Waking the Sleeper
Victory Amplification has been making waves lately with killer sounding hand-built British tone machines. I have seldom seen a boutique amp company grow so quickly. This is due in no small part to lead circuit designer Martin Kidd’s extensive industry experience. Unlike his bigger UK competitors, Martin has a creative open-ended approach to tube amp design and a willingness to respond to end user input—even if it means making permanent changes to an established product line and sending free upgrades to those who want them. Yes, Victory Amps can be thought of as the people’s amp manufacturer.
One strange thing I have noticed with Victory Amps: The lunchbox-range V30 and V40 (while amazing sounding beasts) eclipsed the buzz of the former flagship hand-wired offerings. The V10 is the baby of the range and definitely the least talked about, so I felt the need to put this underdog through the paces and hear for myself what a characterful cathode-biased combo with blendable power tube sections is all about. Lo and behold, this might be the biggest sounding 1x12 combo I have ever had the pleasure of firing up.
Better Off in a Pine Box
I have always struggled with combo amps; I love the portability and immediacy of them, but when I get up to gigging volume, they typically sound brittle, loose and ratty to me, regardless of the make. There are two exceptions—The Swart AST (my favorite American amp designer) and this Victory V10. When I thought about why these vastly different sounding combos might sound better than most, it dawned on me that both are housed in pine enclosures. There is a flattering resonance inherent in a pine combo that completes the tonal equation. The V10 simply sings with victorious vibrations—even at low volume. I will just go ahead and point out that it had no problems keeping up with my heavy handed tribal beast of a drummer sans microphone in a small room.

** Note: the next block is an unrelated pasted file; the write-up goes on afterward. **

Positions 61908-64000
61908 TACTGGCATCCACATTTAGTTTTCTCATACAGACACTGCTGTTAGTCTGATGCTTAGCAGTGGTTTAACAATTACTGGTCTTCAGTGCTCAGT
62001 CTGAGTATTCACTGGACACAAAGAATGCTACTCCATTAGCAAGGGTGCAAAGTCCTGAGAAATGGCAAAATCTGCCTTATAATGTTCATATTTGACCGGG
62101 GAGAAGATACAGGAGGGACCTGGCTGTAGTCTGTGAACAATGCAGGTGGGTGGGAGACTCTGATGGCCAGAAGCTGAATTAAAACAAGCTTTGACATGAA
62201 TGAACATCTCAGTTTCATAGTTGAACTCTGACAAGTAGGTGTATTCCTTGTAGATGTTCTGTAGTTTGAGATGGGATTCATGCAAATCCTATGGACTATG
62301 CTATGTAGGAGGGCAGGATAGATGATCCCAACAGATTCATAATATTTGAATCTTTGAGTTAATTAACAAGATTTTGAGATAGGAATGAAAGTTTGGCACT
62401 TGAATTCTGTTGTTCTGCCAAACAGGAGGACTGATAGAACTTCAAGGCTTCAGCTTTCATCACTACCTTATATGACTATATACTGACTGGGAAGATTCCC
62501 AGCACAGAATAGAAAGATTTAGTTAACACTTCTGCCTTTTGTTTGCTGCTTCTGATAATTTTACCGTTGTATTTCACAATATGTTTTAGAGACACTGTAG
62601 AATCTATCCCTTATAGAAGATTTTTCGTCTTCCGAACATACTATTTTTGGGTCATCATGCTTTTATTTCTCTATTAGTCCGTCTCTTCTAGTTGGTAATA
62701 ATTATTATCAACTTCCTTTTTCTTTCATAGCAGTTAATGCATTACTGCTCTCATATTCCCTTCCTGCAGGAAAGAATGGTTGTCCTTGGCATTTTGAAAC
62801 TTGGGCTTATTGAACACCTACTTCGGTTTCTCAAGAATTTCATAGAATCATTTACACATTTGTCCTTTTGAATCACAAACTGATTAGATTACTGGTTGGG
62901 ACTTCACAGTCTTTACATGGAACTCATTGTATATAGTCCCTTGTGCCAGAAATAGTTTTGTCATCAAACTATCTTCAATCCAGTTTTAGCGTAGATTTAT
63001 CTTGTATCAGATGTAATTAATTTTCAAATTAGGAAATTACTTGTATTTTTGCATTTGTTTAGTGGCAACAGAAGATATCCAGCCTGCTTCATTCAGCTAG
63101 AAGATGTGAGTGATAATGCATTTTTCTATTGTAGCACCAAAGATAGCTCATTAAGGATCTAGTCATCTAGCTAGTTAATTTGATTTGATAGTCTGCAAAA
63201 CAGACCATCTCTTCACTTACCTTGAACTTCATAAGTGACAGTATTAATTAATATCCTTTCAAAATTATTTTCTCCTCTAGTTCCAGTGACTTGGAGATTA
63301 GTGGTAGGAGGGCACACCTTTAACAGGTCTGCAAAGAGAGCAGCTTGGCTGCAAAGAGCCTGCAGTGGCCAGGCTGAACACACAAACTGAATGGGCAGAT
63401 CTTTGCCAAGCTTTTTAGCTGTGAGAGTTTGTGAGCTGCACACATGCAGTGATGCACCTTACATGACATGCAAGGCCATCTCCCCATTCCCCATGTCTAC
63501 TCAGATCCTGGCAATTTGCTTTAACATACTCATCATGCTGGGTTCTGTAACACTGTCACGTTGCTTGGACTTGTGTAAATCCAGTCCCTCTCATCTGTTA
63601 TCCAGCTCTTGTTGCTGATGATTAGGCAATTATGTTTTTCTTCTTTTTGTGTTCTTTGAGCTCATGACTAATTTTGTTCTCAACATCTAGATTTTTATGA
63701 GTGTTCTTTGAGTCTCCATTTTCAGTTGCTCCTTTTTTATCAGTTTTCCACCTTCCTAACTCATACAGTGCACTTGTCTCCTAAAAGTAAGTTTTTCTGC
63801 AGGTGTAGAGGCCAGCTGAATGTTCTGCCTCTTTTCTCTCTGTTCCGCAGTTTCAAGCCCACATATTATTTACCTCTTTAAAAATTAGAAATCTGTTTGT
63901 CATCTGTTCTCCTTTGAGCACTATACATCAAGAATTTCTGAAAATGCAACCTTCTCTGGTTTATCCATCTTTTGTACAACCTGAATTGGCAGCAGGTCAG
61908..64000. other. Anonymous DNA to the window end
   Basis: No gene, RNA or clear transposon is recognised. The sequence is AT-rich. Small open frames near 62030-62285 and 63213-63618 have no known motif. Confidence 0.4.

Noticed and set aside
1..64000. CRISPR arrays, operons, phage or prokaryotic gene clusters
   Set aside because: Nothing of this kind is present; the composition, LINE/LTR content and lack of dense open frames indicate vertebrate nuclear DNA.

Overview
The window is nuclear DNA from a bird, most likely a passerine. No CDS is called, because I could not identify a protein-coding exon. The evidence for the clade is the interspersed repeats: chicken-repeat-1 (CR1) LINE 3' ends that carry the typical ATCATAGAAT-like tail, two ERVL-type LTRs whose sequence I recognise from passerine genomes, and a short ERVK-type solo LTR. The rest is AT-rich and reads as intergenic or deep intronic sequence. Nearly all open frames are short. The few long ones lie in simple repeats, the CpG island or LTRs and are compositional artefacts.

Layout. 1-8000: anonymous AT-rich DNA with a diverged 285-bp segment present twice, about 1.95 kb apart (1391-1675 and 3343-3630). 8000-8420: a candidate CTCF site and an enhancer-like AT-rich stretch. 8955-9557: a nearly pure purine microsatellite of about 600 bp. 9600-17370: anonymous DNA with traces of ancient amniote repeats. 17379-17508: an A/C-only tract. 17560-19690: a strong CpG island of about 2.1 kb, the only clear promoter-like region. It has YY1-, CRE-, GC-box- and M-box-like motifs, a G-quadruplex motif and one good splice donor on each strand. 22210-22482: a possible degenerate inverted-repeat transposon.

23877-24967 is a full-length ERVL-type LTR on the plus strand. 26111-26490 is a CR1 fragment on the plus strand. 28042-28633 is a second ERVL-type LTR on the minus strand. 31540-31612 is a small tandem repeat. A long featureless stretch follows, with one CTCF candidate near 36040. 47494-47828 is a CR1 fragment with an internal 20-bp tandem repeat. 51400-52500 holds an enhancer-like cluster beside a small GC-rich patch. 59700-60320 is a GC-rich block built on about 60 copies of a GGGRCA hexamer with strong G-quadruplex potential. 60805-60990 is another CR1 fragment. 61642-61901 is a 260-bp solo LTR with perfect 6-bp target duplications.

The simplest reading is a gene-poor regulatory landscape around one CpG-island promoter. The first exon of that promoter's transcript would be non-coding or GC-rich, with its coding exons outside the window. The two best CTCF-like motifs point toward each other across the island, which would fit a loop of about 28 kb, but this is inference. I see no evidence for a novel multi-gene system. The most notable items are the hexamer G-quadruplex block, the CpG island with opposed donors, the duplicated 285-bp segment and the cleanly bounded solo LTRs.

Light and Shade
Let’s focus on what initially drew me toward The Baron. As far as I know, the ability to blend octal and noval power tube sections is an industry first. This is kind of like having a two-amp rig in one package. I found myself in immediate tonal heaven blending the top end sparkle and midrange compression of the noval EL84 with the octal 6L6’s hefty tight lows and extra wallop. One can coax the best of British and American tube amp heritage out of this handsome black beauty. As luck would have it, I happened to have an old JJ 6v6 handy, so I popped it into the octal tube socket and primed those filaments. The low end opened up and those swirling 6v6 harmonic overtones and silky compression characteristics infused beautifully with the EL84.
What We Like: The V10 has the bloom and slight sag of a vintage Fender, the sparkle and chiming crunch of a Vox and the velvety touch-sensitive kerrang of a ‘70s Marshall, all in one ruggedly elegant combo. Unlike many low-watt amps, the volume isn’t pokey and I found brilliant tones at talking, shouting and gigging levels alike. The gain range doesn’t jump up to filthy as quickly as my V30 Countess and allows me to dial in pristine cleans to vintage metal crunch and every subtle breakup in between. The EQ section is versatile, interactive and avoids all harsh frequencies, while exposing the guitar’s individual pickup personality. The internal wiring is a clever combination of hand wired turret board construction and PCBs where they make sense. Extras include a footswitchable boost, tube-driven spring reverb, top mounted, easy-access effects loop and a slick amp cover to protect that shiny black Tolex. I am also glad the Celestion Creamback is now employed, rather than the nasally Vintage 30 in the original run—good call.
Concerns: At maxed-out preamp gain settings, the built-in boost seems to compress to the point of volume drop, but this isn’t that big a deal because most won’t run it like that when the power section is pumping.